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Vota Hawston


Surf Report Feed

Hawston Swell Statistics, All Year: All Swell – Any Wind

This image illustrates the variation of swells directed at Hawston through an average year. It is based on 34628 NWW3 model predictions since 2006 (values every 3 hours). The wave model does not forecast surf and wind right at the coast so we have chosen the optimum grid node based on what we know about Hawston. In the case of Hawston, the best grid node is 16 km away (10 miles).

The rose diagram describes the distribution of swell sizes and directions, while the graph at the bottom shows the same thing but without direction information. Five colours illustrate increasing wave sizes. Blue shows the smallest swells, less that 0.5m (1.5 feet) high. These were forecast only 4% of the time. Green and yellow illustrate increasing swell sizes and red represents the largest swells, greater than >3m (>10ft). In each graph, the area of any colour is proportional to how commonly that size swell occurs.

The diagram implies that the prevailing swell direction, shown by the biggest spokes, was SW, whereas the the most common wind blows from the S. Because the wave model grid is offshore, sometimes a strong offshore wind blows largest waves away from Hawston and away from the coast. We group these with the no surf category of the bar chart. To keep it simple we don't show these in the rose diagram. Because wind determines whether or not waves are clean enough to surf at Hawston, you can view an alternative image that shows only the swells that were predicted to coincide with glassy or offshore wind conditions. In a typical year, swells large enough to cause surfable waves at Hawston run for about 96% of the time.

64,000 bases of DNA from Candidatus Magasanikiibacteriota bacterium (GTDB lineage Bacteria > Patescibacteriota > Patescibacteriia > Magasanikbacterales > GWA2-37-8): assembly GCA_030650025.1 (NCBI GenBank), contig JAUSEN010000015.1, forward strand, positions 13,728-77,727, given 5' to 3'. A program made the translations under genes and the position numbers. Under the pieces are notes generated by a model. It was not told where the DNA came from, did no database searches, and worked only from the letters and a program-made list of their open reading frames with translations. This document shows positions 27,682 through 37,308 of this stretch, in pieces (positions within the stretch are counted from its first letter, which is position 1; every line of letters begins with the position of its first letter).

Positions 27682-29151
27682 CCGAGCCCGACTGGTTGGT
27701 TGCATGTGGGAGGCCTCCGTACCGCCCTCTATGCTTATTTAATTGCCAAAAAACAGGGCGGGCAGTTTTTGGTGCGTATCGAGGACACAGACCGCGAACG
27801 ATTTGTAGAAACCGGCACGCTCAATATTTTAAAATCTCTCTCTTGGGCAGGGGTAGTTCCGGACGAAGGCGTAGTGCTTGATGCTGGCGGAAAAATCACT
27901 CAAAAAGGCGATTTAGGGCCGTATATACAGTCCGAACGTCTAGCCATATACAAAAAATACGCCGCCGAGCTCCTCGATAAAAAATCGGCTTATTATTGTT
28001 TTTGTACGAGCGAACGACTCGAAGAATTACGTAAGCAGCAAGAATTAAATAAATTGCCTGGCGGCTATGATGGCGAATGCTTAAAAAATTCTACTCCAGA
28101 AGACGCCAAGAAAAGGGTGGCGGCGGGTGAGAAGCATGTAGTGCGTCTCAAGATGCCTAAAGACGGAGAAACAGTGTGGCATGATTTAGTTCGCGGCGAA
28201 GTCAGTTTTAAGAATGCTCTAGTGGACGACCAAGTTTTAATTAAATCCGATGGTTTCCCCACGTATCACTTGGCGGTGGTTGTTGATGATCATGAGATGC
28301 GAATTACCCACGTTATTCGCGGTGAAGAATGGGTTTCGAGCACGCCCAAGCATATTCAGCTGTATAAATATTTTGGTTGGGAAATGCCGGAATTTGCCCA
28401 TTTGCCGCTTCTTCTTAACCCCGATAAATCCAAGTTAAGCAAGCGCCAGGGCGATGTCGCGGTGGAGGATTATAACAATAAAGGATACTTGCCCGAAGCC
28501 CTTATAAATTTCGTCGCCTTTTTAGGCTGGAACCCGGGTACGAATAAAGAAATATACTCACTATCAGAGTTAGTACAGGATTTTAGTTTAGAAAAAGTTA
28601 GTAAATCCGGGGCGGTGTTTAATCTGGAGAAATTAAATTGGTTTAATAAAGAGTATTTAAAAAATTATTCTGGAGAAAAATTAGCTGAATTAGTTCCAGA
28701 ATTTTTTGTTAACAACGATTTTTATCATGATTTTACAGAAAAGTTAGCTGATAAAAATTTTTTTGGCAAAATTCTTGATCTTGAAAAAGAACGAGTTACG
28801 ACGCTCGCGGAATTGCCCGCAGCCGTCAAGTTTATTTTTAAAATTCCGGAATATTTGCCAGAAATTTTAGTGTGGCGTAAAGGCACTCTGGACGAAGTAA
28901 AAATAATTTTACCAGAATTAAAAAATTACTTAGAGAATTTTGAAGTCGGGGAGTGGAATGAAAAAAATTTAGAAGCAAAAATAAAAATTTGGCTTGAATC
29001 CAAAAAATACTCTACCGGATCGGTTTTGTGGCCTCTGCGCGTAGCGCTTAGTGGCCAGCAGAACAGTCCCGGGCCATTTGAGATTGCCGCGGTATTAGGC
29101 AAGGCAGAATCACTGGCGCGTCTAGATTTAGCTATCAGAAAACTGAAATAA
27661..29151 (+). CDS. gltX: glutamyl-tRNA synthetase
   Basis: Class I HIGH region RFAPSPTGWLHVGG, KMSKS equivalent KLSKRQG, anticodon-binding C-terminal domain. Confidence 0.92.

IMPORTANT: Beta version feature! Swell heights are open water values from NWW3. There is no attempt to model near-shore effects. Coastal wave heights will generally be less, especially if the break does not have unobstructed exposure to the open ocean.

FEATURE UPDATE: we now show red swell icons for 'open sea' swells that are travelling in an unfavourable direction for the surf break. In places, these swells may still wrap around coastlines and produce smaller waves at some breaks. They are also significant for windsurfers and other water users that tend to venture further off-shore.